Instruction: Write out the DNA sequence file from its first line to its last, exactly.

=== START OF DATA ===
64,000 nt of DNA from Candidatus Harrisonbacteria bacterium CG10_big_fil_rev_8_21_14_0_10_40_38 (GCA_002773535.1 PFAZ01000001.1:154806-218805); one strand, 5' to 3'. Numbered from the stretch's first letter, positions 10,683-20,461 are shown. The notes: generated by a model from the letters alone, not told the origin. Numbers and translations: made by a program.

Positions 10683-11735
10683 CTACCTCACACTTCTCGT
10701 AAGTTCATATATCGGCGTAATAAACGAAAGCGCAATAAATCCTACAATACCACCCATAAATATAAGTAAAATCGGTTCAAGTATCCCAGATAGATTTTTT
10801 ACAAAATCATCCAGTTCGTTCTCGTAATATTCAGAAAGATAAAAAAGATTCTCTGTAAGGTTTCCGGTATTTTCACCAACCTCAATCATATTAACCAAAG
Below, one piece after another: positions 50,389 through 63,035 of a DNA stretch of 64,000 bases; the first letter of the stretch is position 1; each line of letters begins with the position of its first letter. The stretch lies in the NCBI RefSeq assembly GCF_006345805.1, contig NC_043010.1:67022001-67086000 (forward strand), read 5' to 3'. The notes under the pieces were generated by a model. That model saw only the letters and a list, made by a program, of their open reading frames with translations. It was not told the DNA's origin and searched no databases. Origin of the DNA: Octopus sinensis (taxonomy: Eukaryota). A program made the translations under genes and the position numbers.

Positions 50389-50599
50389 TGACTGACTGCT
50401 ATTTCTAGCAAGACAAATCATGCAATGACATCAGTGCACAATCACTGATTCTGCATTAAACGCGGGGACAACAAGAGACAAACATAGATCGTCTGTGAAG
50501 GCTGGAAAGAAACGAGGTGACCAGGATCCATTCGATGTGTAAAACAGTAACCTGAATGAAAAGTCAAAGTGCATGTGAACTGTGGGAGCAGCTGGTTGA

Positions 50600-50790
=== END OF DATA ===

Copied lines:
64,000 nt of DNA from Candidatus Harrisonbacteria bacterium CG10_big_fil_rev_8_21_14_0_10_40_38 (GCA_002773535.1 PFAZ01000001.1:154806-218805); one strand, 5' to 3'. Numbered from the stretch's first letter, positions 10,683-20,461 are shown. The notes: generated by a model from the letters alone, not told the origin. Numbers and translations: made by a program.

Positions 10683-11735
10683 CTACCTCACACTTCTCGT
10701 AAGTTCATATATCGGCGTAATAAACGAAAGCGCAATAAATCCTACAATACCACCCATAAATATAAGTAAAATCGGTTCAAGTATCCCAGATAGATTTTTT
10801 ACAAAATCATCCAGTTCGTTCTCGTAATATTCAGAAAGATAAAAAAGATTCTCTGTAAGGTTTCCGGTATTTTCACCAACCTCAATCATATTAACCAAAG
Below, one piece after another: positions 50,389 through 63,035 of a DNA stretch of 64,000 bases; the first letter of the stretch is position 1; each line of letters begins with the position of its first letter. The stretch lies in the NCBI RefSeq assembly GCF_006345805.1, contig NC_043010.1:67022001-67086000 (forward strand), read 5' to 3'. The notes under the pieces were generated by a model. That model saw only the letters and a list, made by a program, of their open reading frames with translations. It was not told the DNA's origin and searched no databases. Origin of the DNA: Octopus sinensis (taxonomy: Eukaryota). A program made the translations under genes and the position numbers.

Positions 50389-50599
50389 TGACTGACTGCT
50401 ATTTCTAGCAAGACAAATCATGCAATGACATCAGTGCACAATCACTGATTCTGCATTAAACGCGGGGACAACAAGAGACAAACATAGATCGTCTGTGAAG
50501 GCTGGAAAGAAACGAGGTGACCAGGATCCATTCGATGTGTAAAACAGTAACCTGAATGAAAAGTCAAAGTGCATGTGAACTGTGGGAGCAGCTGGTTGA

Positions 50600-50790